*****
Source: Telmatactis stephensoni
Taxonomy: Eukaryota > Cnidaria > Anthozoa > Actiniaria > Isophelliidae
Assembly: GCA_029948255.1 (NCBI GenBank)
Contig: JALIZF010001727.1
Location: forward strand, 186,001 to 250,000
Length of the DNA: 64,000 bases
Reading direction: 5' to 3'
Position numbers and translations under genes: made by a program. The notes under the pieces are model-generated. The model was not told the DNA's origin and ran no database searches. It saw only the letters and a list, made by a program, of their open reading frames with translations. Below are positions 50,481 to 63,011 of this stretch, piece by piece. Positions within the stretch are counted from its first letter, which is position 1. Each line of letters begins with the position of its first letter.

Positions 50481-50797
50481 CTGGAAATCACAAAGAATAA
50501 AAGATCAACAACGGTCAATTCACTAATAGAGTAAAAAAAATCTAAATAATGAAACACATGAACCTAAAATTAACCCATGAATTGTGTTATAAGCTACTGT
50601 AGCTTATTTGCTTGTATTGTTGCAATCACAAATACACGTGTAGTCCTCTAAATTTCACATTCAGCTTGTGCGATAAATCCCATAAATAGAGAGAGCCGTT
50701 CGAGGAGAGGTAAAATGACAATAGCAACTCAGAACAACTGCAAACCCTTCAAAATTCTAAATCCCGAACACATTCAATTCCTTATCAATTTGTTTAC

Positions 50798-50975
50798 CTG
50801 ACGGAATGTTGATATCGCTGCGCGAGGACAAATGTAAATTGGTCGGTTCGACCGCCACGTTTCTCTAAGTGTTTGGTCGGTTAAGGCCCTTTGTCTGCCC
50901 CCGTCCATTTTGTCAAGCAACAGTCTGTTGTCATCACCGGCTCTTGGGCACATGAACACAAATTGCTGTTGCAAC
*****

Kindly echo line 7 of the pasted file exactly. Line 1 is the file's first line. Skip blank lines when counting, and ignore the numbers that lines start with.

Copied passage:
Reading direction: 5' to 3'